The problem with expecting volunteers to do this sort of work is that they burn out. Been there, done that. And what happens when all volunteers burn out?
Yes, new volunteers will likely step up. But they have to be introduced to the documentation system, not only the techincal bits, but also the editorial requirements. Their ﬁrst contributions will have to be checked for factual errors and stylistic problems, for proper linking to related pages, for enough browser compatibility information. Who’s going to do that? Also volunteers? But they just burned out.
It doesn’t work in the long run.
What ought to happen is MDN (or its successor) securing the funding to retain a few core technical writers on a permanent basis. Without that, it’s doomed to fail.
Now there are two ways of securing funding. The ﬁrst one is appealing to big companies, particularly browser vendors. I can see Google, Microsoft, and Samsung chipping in a bit, maybe even quite a lot, to keep MDN running. (Apple won’t, of course. They’re on their own cloud.) This could work, especially in the short run.
But will we be well served by that in the long run? You might have noticed that all companies I named use a Chromium-based browser. What about Firefox? Or WebKit?
I have no doubt that the Chrome, Edge, and Samsung Internet developer relations teams are totally serious about keeping other browsers on board and will not bend MDN new-style to their own browsers in any way. They’ve shown their commitment to browser diversity time and again.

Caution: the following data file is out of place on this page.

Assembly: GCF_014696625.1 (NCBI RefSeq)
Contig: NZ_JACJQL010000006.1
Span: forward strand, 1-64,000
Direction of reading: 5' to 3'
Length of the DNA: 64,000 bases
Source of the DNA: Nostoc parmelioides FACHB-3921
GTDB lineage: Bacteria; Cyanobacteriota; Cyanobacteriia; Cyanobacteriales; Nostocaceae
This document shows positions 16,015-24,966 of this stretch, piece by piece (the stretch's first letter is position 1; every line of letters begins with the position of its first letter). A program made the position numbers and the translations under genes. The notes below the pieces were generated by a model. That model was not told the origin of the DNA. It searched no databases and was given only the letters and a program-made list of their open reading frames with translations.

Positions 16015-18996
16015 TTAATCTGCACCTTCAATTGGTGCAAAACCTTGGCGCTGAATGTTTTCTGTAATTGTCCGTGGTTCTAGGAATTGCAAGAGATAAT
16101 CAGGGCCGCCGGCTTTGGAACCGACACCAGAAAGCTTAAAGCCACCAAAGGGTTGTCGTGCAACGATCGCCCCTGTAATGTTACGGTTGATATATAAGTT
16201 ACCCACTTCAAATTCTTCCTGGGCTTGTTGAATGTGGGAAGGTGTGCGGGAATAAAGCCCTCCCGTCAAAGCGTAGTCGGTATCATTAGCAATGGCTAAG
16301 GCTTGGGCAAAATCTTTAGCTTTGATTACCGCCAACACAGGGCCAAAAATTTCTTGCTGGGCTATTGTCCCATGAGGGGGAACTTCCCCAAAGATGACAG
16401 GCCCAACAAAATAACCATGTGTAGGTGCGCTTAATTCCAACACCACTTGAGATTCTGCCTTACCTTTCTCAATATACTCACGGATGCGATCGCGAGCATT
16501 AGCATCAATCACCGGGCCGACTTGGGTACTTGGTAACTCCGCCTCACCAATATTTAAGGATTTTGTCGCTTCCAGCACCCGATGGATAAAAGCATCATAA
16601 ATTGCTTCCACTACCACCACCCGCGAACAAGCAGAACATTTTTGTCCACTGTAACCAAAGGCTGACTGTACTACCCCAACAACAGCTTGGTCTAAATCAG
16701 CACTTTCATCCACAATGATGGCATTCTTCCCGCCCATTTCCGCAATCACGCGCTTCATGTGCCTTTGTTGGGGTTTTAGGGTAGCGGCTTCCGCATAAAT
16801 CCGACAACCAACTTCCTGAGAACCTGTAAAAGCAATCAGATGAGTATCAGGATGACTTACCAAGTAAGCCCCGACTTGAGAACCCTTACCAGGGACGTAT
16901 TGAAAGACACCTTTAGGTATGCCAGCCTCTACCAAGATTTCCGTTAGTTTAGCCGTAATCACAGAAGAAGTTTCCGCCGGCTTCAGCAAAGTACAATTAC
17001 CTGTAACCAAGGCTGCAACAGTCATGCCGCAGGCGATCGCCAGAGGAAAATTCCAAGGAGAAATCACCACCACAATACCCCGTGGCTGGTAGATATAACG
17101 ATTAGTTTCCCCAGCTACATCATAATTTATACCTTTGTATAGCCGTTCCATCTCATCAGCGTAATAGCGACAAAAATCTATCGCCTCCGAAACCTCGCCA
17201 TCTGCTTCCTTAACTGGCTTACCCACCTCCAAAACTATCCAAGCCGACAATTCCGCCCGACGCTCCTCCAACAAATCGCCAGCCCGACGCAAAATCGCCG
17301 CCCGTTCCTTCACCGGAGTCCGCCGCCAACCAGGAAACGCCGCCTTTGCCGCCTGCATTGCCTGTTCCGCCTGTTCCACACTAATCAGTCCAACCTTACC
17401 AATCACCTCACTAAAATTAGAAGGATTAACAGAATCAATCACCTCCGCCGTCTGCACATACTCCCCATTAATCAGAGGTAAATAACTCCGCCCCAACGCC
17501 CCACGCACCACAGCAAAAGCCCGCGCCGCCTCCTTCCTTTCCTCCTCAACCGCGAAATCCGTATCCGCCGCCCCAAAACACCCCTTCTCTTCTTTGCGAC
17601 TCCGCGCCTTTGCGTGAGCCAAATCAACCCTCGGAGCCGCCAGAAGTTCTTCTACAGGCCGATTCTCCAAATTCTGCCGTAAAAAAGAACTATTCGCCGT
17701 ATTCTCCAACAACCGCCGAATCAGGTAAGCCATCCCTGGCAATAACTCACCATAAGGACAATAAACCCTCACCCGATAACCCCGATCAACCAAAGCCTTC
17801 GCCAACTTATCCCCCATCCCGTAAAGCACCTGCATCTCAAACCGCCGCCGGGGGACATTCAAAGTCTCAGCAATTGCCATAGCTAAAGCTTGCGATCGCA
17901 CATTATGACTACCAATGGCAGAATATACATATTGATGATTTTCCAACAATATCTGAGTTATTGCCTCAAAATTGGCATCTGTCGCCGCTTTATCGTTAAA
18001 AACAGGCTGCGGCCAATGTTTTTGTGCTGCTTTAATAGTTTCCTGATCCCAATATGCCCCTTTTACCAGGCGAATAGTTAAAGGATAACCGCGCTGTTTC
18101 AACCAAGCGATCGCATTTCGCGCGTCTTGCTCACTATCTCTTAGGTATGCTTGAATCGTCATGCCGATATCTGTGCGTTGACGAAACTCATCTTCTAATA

What I doubt is that the ﬁnal decision rests with them. Once MDN new-style funded by the browser vendors has been running for a while, managers will poke their heads around the corner to ask what we, as in Google, Microsoft, or Samsung, get in return for all the money we’re spending. More attention for our browser, that’s what. Make it so!
That’s why I prefer the second option in the long run: funding by the web community itself. Create an independent entity like Fronteers, but then international, get members to pay 50-100 euros/dollars per year, and use that money to fund MDN or its successor.
Now this is a lot of work. But I still feel it needs to be done.
But who will do it? Volunteers? We’ll run into the same problem that I sketched above, just one step removed. I brieﬂy considered starting such an initiative myself, but I found that I am unwilling to do it for free.
And I know exactly what it takes. I founded Fronteers for free, and it took me half a year of mind-numbing work, including fending off random community members who also had an opinion. Even though others stepped up and helped, my ﬁrst burn-out was mostly caused by Fronteers’s founding, and I am unwilling to do it all over again for free.
So there we are. On balance, it’s more likely we go with the big-company solution that will work in the short run but will give problems in the long run.
Unless the web development community stops expecting a free ride, and starts to pay up. Initiatives such as I Love MDN don’t give me a lot of hope, though.
Previous entry: The cult of the free must die
This is the blog of Peter-Paul Koch, web developer, consultant, and trainer. You can also follow him on Twitter or Mastodon.
The University has cancelled nearly all in-person instruction for the upcoming fall quarter and is suspending its plans to provide on-campus housing to frosh, sophomores and incoming transfer students, according to a Thursday announcement by President Marc Tessier-Lavigne.